New Login   

Settling A Controversy

Kunal Chakrabarti

By Kalyan Kundu
Oxford University Press, New Delhi, 2015, pp. 250 xxvii, Rs. 750.00

VOLUME XL NUMBER 2 February 2016

Rabindranath Tagore’s visit to Italy in 1925, and especially the controversial tour of Italy in 1926 at the invitation of Benito Mussolini, has been a matter of interest to Tagore scholars for a long time. The acceptance of an invitation from a Fascist dictator by a great humanist baffled the international community of that time. The encounter also aroused a good deal of media interest both within and outside Italy. A rich cache of materials—published in English, Italian, French and Bengali—are available on the subject. Rathindranth, Tagore’s son, maintained a diary of his father’s tours in Europe in 1925 and 1926, which was later published. Prasanta Chandra Mahalanobis, who was Tagore’s secretary on the 1926 tour, also published a full account of the visit. The authenticity of these accounts is substantiated by news reports that appeared in the British and Indian press and articles in several journals of that period, such as Prabasi and The Modern Review. In addition, there are a number of files in the Rabindra Bhavan Archives which contain Tagore’s correspondence with some Italian scholars and others including Mussolini. The most important among the Italian sources relating to Tagore’s visits to Italy are Gaetano Salvemini’s article on Tagore and Mussolini, Mario Prayer’s monograph on Bengali intellectuals and Italy in the nineteen twenties and thirties, and Carlo Formici’s comprehensive account of Tagore’s two Italian visits. The relevant sections of these have been translated into English. The French humanist Romain Rolland’s journal, dated 1915–43, contains accounts of the tours, obtained directly from the poet himself and his secretary Mahalanobis. A Bengali translation of the journal is available. Nirmal Kumari, the wife of Mahalanobis, was a member of the entourage of Tagore’s 1926 European tour. She has left behind a memoir in Bengali which describes in detail the events of that fateful encounter. Based on the information derived from these sources, Tagore scholars have summed up his visit to Italy in 1926 in the following way. Tagore’s visit at the invitation of the Italian government was a heinous ploy by Mussolini. Following the assassination of two prominent socialist leaders, Amandola and Matteoti, in 1924, Mussolini’s international image was at an all-time low. Hence, he wanted to divert the world’s attention by inviting Tagore to Italy, expecting that Tagore would praise his Fascist government. He dispatched two professors, Carlo Formici and Giuseppe Tucci, ...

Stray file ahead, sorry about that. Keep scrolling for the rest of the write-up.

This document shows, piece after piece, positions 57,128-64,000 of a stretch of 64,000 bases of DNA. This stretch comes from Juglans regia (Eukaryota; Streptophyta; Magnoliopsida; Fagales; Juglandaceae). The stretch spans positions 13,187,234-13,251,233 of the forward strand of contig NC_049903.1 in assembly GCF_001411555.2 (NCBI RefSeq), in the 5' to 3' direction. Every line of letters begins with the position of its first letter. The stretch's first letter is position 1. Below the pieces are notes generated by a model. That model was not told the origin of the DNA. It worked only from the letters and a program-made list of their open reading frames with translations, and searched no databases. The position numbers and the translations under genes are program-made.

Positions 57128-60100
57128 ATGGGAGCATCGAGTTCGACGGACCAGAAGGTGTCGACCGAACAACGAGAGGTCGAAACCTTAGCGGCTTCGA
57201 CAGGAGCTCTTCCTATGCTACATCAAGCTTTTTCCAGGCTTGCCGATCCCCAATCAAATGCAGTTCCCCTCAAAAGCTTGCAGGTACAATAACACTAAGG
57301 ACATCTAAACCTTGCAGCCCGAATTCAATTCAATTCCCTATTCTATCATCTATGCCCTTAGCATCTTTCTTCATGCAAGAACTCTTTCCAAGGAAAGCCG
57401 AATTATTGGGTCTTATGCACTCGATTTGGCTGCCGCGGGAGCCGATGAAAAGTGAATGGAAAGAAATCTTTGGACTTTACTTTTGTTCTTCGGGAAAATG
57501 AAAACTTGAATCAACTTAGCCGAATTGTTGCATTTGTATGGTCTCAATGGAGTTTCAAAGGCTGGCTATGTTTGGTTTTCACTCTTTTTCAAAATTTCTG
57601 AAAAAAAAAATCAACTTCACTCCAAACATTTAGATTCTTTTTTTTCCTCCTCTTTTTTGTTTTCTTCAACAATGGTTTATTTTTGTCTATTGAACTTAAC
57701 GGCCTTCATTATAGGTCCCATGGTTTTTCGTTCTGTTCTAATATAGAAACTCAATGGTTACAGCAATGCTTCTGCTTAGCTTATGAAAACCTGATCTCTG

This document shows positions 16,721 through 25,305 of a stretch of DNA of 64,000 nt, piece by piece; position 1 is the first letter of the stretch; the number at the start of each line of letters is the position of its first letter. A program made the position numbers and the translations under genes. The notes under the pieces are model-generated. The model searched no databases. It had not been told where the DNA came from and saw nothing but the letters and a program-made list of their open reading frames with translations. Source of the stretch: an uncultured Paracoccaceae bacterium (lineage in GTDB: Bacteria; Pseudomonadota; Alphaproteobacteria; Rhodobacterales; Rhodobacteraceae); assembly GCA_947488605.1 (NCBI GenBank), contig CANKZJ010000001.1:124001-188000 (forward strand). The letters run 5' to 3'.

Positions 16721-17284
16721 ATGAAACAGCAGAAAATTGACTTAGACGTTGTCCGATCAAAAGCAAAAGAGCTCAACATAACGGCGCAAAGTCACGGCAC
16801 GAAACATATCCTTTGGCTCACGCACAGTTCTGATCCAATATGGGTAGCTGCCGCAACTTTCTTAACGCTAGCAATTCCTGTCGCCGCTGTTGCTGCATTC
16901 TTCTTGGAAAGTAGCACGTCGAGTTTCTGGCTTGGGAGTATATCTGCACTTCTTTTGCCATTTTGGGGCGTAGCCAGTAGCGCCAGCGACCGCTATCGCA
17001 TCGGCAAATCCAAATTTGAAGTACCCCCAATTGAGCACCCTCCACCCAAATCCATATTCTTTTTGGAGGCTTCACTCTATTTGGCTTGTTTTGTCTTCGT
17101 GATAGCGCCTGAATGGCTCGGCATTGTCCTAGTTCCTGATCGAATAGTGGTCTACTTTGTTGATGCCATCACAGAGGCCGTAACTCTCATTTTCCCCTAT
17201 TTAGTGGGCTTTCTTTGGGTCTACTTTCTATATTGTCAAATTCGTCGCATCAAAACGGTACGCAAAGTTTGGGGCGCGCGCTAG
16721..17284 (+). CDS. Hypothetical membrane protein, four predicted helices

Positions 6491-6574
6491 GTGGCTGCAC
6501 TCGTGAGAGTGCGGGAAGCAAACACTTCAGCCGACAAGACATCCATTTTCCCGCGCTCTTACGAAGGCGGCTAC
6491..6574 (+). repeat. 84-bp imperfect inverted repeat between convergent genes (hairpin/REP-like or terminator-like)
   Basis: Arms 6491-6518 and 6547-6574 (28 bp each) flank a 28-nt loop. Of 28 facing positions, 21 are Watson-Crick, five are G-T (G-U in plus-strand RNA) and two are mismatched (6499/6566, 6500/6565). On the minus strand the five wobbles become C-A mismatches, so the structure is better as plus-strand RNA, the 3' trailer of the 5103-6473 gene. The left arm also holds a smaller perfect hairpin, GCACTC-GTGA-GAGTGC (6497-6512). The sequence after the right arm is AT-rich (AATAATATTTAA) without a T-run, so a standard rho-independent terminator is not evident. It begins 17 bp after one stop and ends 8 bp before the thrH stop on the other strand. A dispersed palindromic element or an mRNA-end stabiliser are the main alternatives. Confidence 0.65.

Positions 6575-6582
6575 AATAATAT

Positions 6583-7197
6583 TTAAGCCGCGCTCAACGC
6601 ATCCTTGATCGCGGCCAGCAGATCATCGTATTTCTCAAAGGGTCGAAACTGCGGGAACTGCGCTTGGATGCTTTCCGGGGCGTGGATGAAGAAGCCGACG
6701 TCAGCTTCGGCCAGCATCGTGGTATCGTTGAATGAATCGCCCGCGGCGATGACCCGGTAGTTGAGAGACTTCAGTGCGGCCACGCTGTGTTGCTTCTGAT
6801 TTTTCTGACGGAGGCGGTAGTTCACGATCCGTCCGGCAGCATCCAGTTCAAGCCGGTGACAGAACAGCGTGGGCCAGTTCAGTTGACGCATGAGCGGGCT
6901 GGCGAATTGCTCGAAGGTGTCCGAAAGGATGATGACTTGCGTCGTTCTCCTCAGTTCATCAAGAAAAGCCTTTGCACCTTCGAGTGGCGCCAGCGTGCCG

Table of Contents >>
Please or to Read Entire Article

Free Access Online 12 Back Issues
with 1 year's subscription
Archive (1976-2011)
under construction.